Have you ever been asked “What Do Pet Turtles Eat?” If you’ve ever told someone you have a pet turtle, you’ve probably been asked what you feed them or what they eat. For those who aren’t blessed with watching the “turtle dance” at breakfast time, it can be an eye-opening conversation when questions turn to “what do pet turtles eat?”
One of the most common pet turtle species in Australia is the Eastern Snake Necked turtle, otherwise known as the long neck turtle. Due to their docile temperament, these turtles can make quite good pets – especially for kids. Like all animals kept as pets, if they aren’t mistreated, they will learn to trust their owners very quickly, to a point where you may have them eating out of your hand. Other common pet turtle species include the Saw Shell Turtle, Macquarie/Murray River Turtle and Macleay River Turtle among many others. You should never take a turtle out of its natural environment. Pet turtles should only be acquired from authorised breeders. As with in the wild, pet turtles all have their likes and dislikes, and may not eat the same food as their tank mate.
As the owner of a freshwater turtle, it is important to know both what your pet turtles will eat, and what is good for them to ensure they keep a balanced diet.
Turtles need a natural, well balanced diet to keep them healthy. While babies, a portion the size of their head is sufficient until they reach around 8cm along the carapace. Larger juvenile turtles should only be fed every second or third day, and adults every fourth or fifth. They do however always need live aquatic plants (for short necked turtles), as well as feeder fish and things like freshwater prawns available.
Generally, their diet should consist of small whole fish, garden worms (pesticide free), insects and insect larvae, snails, crickets and small crayfish. All these food items provide the calcium and other nutrients your turtle will need.
Commercially Available Pet Turtle Food
It is often easier to turn to a commercially available food when looking for products for your pet turtles. These foods are available both from physical pet stores as well as online and include products such as turtle pellets, plant based fish pellets, reptile sticks and turtle food cubes, as well as bloodworms, crickets and mealworms.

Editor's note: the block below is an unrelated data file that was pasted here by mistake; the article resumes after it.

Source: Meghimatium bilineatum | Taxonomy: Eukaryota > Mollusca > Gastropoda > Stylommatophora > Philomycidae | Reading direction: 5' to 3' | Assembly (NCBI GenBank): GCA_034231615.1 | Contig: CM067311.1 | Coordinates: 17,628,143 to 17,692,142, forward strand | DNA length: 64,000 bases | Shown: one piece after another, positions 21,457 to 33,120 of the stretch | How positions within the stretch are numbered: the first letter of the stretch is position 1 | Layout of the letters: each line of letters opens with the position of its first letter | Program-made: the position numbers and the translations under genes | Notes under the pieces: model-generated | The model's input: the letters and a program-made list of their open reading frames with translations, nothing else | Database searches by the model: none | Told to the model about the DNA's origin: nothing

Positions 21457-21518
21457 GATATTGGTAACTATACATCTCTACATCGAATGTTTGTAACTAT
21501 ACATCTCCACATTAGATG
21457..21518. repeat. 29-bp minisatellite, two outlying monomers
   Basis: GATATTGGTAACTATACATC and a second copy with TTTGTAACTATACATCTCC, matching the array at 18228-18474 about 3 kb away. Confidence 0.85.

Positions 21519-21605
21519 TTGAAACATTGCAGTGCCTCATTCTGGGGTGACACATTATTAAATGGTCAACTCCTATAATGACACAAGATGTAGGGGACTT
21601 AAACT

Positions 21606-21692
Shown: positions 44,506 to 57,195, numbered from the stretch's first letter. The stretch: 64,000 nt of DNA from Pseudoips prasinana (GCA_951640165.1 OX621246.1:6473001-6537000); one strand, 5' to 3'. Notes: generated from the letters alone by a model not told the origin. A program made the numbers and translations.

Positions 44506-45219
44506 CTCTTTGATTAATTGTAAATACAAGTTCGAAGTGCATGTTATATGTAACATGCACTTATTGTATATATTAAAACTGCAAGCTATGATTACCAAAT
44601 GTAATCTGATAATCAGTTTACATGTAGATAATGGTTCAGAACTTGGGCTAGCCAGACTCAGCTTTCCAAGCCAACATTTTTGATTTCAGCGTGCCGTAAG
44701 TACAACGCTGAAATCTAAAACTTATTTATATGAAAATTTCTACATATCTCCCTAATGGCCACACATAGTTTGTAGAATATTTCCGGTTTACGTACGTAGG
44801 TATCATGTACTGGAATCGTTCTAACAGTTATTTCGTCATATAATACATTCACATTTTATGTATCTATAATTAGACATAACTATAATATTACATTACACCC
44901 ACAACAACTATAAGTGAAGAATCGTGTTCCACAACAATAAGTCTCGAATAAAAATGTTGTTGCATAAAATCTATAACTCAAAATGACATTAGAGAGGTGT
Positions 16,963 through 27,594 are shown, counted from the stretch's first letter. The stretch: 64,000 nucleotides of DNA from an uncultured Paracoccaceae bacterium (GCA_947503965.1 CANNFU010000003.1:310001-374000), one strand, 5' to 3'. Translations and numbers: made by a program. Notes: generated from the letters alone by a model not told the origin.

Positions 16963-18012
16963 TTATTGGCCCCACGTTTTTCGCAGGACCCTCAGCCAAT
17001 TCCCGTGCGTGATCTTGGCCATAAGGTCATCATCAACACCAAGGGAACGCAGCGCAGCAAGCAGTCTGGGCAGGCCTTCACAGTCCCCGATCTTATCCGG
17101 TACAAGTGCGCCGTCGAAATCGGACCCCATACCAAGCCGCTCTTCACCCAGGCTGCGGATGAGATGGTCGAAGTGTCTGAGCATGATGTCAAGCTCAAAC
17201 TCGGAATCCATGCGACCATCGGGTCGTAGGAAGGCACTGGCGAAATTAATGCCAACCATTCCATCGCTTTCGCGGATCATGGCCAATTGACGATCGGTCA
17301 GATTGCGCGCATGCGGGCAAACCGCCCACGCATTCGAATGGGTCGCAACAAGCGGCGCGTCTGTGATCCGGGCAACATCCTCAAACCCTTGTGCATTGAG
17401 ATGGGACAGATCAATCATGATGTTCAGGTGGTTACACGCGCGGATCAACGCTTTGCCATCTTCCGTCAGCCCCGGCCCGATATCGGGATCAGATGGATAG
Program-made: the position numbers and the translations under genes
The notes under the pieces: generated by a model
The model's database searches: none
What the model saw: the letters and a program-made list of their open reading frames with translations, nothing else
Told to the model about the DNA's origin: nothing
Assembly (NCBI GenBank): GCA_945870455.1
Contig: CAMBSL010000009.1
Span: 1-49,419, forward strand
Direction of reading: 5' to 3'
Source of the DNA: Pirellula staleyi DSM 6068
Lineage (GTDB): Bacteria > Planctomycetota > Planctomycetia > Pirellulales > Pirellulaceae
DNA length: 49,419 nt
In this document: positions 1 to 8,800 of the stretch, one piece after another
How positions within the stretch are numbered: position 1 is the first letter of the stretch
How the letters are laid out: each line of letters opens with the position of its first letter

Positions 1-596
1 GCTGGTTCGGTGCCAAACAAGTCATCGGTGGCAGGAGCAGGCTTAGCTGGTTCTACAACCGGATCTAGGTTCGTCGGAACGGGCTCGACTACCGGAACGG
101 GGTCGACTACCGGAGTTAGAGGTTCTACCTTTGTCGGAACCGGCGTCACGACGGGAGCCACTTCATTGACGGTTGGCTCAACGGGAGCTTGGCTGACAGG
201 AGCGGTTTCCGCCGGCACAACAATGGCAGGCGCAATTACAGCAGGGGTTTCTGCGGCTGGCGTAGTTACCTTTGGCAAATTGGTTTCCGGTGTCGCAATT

Enticing your pet turtle to eat a variety of these products though may be a completely different kettle of fish. Some pet turtles are happy enough to eat commercially made food while others would prefer live foods. You may find that you need to experiment with different foods to find something your pet turtle will eat.
You should always try to keep pond weed or plants in your tank as well. As with food, you may find this to be an extremely popular additional food source, or you may very well find the weed floating along the surface of the tank no matter how well you weigh it down.
While there are good commercial foods available, there are some you should avoid. Items such as red meat and minced meats provide no nutrients, can be too fatty and don’t digest well. When it comes to minced meats, these often contain preservatives and colours which are no good for your pet turtle.
Wild Caught Pet Turtle Food
When you own pet turtles you quickly realise that spending hundreds of dollars at the pet store stocking up on commercial turtle foods, live fish and aqua plants is not a long-term solution. When asking “what do pet turtles eat?” your mind should automatically turn to what they would eat in the wild.
As a pet turtle owner, you may find yourself standing in the middle of a freshwater creek in the middle of winter catching food, or throwing a fishing line in to see what you can catch. To get started with catching your own food, you only need the basics – a bait net and a bucket. If the creek you’re standing in is well stocked, you might find yourself with enough food after a few scoops. On the downside, you may find yourself lifting rocks or scooping through weed to get a variety of fish, small freshwater shrimp, crayfish and bugs.
Your pet turtles may possibly gorge themselves on the new additions to their tank and leave you wondering why you’ve just spent an hour standing in a creek when the food disappears in 15 minutes!
Other options include catching freshwater fish like catfish, and then just blending up into a paste. This one is quite easy to do and involved just cleaning up the fish and then popping it through a food processor and freezing in cubes. It lends itself to adding a variety of other items including bloodworm, mealworms, crickets, fish, and plants to provide a variety of nutrients in one small cube.
There are a few things to remember when feeding your pet turtles and the main one is to not let uneaten food accumulate in the water. You can counteract this by not over-feeding your turtles; the general rule of thumb is to just feed a portion the size of their head. If you find uneaten food in the tank, remove it so that it doesn’t cause issues with the PH and water.
As for the afore mentioned “turtle dance”, you’ll soon get used to seeing this at breakfast or dinner time. Pet turtles quickly learn where their food comes from and what time it is meant to arrive, and they won’t let you forget! There are also a few turtles out there who seem to be able to tell one person from another and will try the turtle dance on the person who hasn’t fed them in the hope of getting more food – there’s more than a handful of people who’ve been caught out with this little trick.
Whatever type of food you choose to feed your pet turtle, you need a regular supply of fresh, live food whether that be fish, crays, shrimp, bugs, crickets or mealworms. Added to this a variety of fruit and vegetables and your turtle should have a healthy diet. You’ll also easily be able to answer the question of “what do pet turtles eat?”